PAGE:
Background: Dietary sodium restriction enhances the antiproteinuric and blood pressure lowering effect of ACE inhibition. In clinical practice, however, long-term compliance to a low-sodium diet may be difficult to obtain. We therefore investigated whether the blunting of the antiproteinuric and blood pressure lowering efficacy of ACE inhibition by high sodium intake can be restored by the addition of a diuretic.
Patients and methods: Seven proteinuric patients with non-diabetic renal disease on chronic ACE inhibition were studied during three consecutive 4-week periods: low sodium (50 mmol/day), high sodium (200 mmol/day) and high sodium plus hydrochlorothiazide (50 mg o.i.d.).
Results: During low sodium intake proteinuria was 3.1 (0.7-5.2) g/day, during high sodium intake proteinuria increased to 4.5 (1.6-9.2) g/day (P < 0.05). Interestingly, addition of hydrochlorothiazide again reduced proteinuria to 2.8 (0.6-5.8) g/day (P < 0.05). Mean arterial blood pressure was 89 (84-96), 98 (91-104) and 89 (83-94) mmHg (P < 0.05) during the three periods, respectively.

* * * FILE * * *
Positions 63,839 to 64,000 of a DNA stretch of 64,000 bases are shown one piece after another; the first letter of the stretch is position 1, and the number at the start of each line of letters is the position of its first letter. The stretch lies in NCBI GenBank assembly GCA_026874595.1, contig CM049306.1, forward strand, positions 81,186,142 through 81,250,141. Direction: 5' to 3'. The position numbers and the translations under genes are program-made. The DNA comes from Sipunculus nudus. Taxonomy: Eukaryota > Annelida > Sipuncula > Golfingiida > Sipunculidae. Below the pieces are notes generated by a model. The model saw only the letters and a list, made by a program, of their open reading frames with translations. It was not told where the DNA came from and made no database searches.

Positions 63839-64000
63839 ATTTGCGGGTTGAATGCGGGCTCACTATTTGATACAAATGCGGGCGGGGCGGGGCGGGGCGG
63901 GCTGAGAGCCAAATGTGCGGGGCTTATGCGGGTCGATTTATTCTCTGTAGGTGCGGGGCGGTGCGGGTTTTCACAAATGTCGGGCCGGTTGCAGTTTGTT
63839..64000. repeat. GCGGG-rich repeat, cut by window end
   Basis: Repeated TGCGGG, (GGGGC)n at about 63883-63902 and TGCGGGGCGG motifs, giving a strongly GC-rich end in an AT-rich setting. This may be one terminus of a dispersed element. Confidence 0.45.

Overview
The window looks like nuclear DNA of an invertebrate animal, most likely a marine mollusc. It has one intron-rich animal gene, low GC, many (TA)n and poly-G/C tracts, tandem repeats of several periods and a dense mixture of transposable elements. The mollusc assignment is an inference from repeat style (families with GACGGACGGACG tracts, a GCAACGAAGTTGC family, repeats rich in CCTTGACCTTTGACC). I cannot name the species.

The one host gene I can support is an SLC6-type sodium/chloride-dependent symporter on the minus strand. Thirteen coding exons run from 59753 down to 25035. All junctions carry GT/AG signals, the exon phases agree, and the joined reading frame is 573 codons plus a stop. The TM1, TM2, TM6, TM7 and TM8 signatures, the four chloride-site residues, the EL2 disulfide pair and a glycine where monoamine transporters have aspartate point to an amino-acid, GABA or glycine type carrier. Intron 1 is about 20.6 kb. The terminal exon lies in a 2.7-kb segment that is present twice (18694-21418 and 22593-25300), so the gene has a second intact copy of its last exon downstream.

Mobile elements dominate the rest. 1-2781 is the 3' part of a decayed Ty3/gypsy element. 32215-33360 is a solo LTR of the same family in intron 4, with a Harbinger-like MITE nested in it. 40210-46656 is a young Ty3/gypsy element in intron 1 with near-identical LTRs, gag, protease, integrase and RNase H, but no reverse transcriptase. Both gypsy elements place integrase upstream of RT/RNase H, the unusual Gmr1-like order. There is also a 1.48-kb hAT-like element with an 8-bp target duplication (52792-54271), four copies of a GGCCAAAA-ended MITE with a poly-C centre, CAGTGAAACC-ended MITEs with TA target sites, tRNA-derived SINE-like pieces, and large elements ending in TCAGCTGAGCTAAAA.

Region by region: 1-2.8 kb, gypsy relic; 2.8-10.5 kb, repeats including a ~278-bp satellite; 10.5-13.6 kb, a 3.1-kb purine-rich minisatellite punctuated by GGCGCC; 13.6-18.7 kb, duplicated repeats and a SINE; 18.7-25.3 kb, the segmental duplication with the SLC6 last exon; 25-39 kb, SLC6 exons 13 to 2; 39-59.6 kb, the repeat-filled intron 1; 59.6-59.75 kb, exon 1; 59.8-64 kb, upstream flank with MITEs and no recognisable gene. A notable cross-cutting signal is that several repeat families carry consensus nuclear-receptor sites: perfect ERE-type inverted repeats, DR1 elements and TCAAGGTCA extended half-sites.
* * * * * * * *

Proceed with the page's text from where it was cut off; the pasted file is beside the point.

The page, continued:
Conclusion: Addition of hydrochlorothiazide can overcome the blunting of the therapeutic efficacy of ACE inhibition on proteinuria and blood pressure by a high sodium intake.